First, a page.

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AP photo by Adam Hunger / Army stopped Navy's offense at the goal line on this play during the second half of Saturday's rivalry matchup in West Point, N.Y.

WEST POINT, N.Y. — Singing the alma mater second never felt quite like this for Army.

This year's Black Knights accomplished something never before done in the history of their service academy rivalry with Navy: They beat the Midshipmen at West Point.

Tyhier Tyler scored on a 4-yard run early in the fourth quarter after the Army defense stoned Navy with a goal-line stand in the third, and the Black Knights beat their archrival 15-0 on Saturday at fog-shrouded Michie Stadium.

It was the first meeting between the teams at West Point since a 13-0 Navy shutout in 1943. The storied game is typically played at a neutral site such as Philadelphia or Baltimore, but the pandemic changed those plans.

The game was moved to Michie Stadium from Lincoln Financial Field, the home of the NFL's Philadelphia Eagles, because COVID-19 regulations in Pennsylvania would not have allowed the Corps of Cadets and Brigade of Midshipmen to attend.

"It's a pretty big event to shut somebody out in this game. This has such a great history to it," Army coach Jeff Monken said. "It was a slugfest, just back and forth. The fog rolled in. It almost seemed appropriate for the battle that was taking place out there. It's a lot of fun to be able to celebrate like this."

The last two times the game was played at West Point was during World War II, and the first was 1890. Army didn't score a point in any of those games.

The Black Knights (8-2), who posted their first shutout in the series since a 27-0 victory in 1969, have won four of their past meetings with Navy (3-7), which still leads the series 61-53-7.

Navy sang its alma mater second, as is tradition for the winner of the game, last year in Philadelphia after a 31-7 triumph.

"We were going to defend our house," Army linebacker Amadeo West said. "Very fortunate. Tonight we're going to enjoy this win cause it's a very special win."

No fans were allowed, so there wasn't much of a home-field advantage for the Black Knights. When the game began, the Mids and Cadets were seated in groups on different sides and behind both goalposts, and the stadium literally shook after President Donald Trump conducted the coin toss and the Mids won.

Army had three weeks off to prepare after its game Nov. 7 against Air Force was switched to next Saturday because of COVID-19 concerns in and around the Air Force Academy. Navy was coming in off four straight losses.

Xavier Arline started for Navy, just the fifth freshman to do so at quarterback for the Mids against Army. Tyler, who had played in four games prior to Saturday, made his second straight start.

The game turned in the third quarter with Army clinging to a 3-0 lead and on its heels after Arline ripped off a 52-yard run. He was poised to cross the goal line when Cedric Cunningham ran him down and pushed him out of bounds at the 2.

When two runs netted nothing, Navy coach Ken Niumatalolo called timeout. The Army defense then rose to the occasion again, with senior linebacker Jon Rhattigan stopping Arline within inches of the end zone and West stopping Nelson Smith on fourth down.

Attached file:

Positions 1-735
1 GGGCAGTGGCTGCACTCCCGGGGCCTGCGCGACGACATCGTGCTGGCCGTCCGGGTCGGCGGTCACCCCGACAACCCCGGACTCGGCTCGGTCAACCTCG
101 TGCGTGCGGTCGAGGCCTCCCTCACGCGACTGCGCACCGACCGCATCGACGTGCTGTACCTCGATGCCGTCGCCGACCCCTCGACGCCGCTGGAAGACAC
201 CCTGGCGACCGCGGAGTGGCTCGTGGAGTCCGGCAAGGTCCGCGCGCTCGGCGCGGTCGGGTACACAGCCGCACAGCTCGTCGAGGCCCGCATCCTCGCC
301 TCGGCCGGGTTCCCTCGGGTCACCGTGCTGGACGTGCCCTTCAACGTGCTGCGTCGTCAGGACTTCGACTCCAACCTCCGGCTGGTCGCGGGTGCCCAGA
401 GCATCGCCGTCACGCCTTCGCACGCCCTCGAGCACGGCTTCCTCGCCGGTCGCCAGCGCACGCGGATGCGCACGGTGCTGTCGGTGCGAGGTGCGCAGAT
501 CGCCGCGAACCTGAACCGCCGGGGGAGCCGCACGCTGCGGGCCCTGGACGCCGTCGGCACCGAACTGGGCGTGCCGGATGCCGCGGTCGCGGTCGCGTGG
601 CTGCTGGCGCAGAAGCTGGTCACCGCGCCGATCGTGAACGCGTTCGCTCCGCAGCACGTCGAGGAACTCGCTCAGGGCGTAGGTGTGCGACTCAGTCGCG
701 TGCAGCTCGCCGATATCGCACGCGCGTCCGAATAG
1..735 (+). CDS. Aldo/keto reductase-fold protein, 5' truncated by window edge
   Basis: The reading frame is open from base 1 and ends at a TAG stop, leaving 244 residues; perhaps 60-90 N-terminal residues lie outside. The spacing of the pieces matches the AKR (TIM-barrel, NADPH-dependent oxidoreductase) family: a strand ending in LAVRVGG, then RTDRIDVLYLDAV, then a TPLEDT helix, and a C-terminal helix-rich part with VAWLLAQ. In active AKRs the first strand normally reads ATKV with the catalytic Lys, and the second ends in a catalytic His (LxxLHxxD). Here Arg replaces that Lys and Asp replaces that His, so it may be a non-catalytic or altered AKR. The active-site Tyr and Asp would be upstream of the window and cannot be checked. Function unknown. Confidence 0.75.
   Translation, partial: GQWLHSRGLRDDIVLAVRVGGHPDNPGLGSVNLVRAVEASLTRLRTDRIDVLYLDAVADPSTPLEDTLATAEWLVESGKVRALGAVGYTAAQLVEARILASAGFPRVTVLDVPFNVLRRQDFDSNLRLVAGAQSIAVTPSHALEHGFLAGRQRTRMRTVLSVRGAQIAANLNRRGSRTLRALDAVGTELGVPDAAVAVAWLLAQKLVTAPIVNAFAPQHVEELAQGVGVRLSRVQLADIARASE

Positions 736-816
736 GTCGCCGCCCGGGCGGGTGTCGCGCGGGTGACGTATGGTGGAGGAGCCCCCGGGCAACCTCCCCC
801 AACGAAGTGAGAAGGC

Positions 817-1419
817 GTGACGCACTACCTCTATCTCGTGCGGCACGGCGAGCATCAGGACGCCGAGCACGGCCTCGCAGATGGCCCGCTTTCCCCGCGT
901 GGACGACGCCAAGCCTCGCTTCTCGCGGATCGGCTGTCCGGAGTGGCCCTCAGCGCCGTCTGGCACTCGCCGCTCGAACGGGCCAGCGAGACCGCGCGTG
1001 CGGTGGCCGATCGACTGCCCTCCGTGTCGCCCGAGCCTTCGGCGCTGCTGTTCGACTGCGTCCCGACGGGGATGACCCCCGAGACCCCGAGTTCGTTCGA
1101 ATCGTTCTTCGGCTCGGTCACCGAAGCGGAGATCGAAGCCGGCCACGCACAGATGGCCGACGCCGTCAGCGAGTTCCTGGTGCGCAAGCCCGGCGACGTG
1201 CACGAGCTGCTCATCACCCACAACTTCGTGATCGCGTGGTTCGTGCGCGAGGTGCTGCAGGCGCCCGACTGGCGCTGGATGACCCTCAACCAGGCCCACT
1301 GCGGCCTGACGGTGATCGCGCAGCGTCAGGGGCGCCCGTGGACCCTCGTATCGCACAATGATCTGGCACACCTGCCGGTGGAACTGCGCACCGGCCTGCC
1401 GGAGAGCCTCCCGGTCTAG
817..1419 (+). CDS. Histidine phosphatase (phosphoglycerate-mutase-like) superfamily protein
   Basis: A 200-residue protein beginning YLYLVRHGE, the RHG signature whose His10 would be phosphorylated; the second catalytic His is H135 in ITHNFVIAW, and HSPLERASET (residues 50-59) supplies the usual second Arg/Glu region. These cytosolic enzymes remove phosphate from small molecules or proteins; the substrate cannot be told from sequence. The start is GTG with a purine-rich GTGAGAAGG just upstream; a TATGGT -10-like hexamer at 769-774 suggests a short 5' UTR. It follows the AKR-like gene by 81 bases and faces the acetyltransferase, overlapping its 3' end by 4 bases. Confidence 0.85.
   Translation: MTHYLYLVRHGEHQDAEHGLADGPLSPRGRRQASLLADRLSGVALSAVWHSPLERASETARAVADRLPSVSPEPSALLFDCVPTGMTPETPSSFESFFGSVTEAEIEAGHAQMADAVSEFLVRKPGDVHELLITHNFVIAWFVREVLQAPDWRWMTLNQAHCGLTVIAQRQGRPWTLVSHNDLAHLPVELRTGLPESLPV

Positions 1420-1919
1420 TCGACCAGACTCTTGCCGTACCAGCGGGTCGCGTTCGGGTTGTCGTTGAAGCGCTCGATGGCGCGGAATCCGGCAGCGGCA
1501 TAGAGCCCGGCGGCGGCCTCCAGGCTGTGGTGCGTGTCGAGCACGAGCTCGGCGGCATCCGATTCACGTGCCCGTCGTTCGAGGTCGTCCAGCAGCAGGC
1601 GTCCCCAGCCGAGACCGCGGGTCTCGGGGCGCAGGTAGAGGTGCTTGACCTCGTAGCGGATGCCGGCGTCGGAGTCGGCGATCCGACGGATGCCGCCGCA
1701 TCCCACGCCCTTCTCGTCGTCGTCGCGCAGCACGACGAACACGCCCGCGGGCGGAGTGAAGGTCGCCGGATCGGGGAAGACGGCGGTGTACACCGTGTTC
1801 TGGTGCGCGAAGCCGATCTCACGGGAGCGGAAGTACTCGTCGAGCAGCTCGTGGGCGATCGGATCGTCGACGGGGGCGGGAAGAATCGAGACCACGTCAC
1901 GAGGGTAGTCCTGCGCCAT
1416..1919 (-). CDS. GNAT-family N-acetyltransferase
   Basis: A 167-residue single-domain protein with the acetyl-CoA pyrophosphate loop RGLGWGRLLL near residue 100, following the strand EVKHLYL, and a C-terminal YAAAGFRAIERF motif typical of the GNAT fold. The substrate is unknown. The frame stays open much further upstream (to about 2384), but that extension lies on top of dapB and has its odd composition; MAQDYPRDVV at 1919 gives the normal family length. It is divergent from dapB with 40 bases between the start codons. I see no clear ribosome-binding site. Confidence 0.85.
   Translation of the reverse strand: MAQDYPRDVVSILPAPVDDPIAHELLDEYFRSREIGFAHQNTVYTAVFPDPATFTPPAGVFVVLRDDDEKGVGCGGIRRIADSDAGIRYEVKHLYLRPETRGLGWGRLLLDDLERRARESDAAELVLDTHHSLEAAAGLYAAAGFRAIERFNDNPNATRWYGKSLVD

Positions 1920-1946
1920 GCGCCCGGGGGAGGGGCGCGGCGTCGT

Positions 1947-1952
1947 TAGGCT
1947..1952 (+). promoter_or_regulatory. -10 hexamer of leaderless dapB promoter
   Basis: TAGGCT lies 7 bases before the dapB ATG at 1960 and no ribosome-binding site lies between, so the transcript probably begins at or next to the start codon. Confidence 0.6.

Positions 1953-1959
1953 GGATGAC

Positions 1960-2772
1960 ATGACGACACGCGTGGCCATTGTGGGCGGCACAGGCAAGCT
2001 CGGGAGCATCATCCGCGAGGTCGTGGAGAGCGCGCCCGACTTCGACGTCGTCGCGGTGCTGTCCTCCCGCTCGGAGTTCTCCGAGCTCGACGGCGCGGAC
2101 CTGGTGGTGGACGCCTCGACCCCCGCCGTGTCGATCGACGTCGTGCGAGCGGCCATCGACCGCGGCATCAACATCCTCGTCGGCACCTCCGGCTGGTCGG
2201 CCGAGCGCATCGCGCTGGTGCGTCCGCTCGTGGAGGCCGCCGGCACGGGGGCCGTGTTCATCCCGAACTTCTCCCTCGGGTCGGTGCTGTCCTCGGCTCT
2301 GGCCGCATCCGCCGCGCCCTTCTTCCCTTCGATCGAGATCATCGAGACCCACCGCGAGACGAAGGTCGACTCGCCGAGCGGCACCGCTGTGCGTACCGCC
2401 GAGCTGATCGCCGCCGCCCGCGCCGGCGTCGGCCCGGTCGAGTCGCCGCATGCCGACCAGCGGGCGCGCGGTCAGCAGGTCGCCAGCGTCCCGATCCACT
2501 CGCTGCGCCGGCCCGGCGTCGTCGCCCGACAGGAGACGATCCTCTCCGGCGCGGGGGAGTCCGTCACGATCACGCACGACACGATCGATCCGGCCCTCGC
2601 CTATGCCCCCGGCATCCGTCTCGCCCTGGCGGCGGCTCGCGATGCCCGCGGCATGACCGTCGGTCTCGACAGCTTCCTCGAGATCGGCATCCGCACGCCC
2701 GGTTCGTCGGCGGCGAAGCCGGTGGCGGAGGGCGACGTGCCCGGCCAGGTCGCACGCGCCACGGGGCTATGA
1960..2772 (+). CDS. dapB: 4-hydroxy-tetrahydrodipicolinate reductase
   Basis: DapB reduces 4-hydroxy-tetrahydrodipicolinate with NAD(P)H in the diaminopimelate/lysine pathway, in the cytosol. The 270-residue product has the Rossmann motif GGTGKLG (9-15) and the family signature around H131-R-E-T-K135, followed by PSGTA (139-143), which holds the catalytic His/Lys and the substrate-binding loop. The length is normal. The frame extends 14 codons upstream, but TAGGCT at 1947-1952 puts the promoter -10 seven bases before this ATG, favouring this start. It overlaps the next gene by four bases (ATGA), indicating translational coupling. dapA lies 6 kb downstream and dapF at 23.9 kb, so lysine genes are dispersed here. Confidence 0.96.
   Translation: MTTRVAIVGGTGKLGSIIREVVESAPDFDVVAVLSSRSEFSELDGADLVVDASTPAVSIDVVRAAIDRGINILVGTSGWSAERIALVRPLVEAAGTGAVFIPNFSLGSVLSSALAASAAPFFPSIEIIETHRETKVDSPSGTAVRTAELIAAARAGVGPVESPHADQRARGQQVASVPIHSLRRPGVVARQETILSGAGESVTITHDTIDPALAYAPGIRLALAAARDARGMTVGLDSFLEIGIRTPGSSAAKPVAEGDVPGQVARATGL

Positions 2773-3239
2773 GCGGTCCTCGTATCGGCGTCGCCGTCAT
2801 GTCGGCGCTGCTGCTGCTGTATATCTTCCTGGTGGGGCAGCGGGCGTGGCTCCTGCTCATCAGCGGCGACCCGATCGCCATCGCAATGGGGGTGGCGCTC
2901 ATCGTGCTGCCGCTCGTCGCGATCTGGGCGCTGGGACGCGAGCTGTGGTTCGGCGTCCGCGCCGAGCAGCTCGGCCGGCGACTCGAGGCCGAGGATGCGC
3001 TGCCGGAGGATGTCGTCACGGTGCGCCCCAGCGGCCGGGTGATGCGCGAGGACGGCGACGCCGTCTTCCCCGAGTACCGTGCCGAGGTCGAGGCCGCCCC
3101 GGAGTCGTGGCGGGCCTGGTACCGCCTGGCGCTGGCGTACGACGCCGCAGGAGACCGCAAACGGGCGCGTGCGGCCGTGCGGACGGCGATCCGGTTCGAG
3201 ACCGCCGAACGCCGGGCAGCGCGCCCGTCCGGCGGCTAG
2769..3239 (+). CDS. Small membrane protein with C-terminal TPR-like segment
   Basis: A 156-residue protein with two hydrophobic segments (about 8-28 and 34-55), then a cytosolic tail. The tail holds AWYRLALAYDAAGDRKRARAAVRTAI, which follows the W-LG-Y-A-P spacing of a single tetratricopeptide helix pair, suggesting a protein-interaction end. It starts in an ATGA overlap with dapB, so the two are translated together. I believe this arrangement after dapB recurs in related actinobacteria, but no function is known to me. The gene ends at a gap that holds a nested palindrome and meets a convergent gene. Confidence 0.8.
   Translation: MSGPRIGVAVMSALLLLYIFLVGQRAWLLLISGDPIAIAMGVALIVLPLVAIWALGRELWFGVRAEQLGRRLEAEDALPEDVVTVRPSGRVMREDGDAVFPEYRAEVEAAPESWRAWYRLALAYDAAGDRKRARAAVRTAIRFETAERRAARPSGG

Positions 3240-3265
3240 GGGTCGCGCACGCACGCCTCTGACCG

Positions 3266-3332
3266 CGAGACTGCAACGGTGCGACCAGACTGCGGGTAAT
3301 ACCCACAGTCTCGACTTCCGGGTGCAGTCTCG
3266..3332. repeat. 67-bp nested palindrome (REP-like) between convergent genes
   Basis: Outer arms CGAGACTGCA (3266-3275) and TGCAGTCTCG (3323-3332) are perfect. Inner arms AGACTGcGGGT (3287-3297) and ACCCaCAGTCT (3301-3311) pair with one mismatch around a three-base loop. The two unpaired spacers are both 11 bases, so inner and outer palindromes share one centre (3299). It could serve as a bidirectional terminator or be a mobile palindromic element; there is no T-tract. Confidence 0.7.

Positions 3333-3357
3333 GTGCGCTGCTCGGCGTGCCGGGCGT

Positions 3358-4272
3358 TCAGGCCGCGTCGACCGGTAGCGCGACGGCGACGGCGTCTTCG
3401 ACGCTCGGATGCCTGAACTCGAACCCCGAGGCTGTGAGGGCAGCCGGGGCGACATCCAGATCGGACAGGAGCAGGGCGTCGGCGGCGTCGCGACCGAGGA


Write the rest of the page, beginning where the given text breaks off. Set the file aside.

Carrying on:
"It's huge," Niumatalolo said. "You don't get that, it's a defensive struggle. You've got to convert there. You have to convert."

Army went up 3-0 on Quinn Maretzki's 37-yard field goal early in the second quarter, set up by Tyler's 28-yard completion to Tyrell Robinson, just the second completion of his career.

Tyler scored after a Navy turnover, the only one of the game, and Army tacked on a safety late in the fourth when Daryan McDonald tackled Navy wide receiver Mark Walker in the end zone on a reverse. Maretzki added a 40-yard field goal.

Neither triple-option-based offense got untracked as fog descended low over the field and the defenses played lights out. The teams combined for 279 yards of offense and Navy had just four first downs, half as many as Army.

Arline rushed for 109 yards on 17 carries for Navy.

Navy senior tri-captain Billy Honaker wore No. 68 in honor of former offensive lineman David Forney, who died of cardiac arrest in his dorm room at the Naval Academy in February.

Forney's number was not issued this season, but Honaker received permission from Forney's father and Niumatalolo to pay tribute to his fallen teammate. Navy has honored Forney throughout the season by wearing a sticker on the back of its helmets that pictures him running out of the tunnel at last year's Army-Navy game carrying the American flag with the word "Brotherhood" underneath.

Marine One was grounded by the weather, so President Donald Trump came by motorcade instead of helicopter. He was greeted with cheers and chants of USA! USA! as he made his way onto the field for the national anthem and coin toss and was in the stands for the opening kickoff. He first took his place with cadets on the Army side of the stadium for much of the first quarter before joining Navy midshipmen in the second quarter. He wore a face mask at times while with both groups and was accompanied by acting Defense Secretary Chris Miller before departing just before halftime.

While every team is bowl eligible this season, the Midshipmen's season is likely over.

Army hosts Air Force next Saturday in the regular-season finale for the Commander-in-Chief's Trophy and is scheduled to play in the Independence Bowl the next week.

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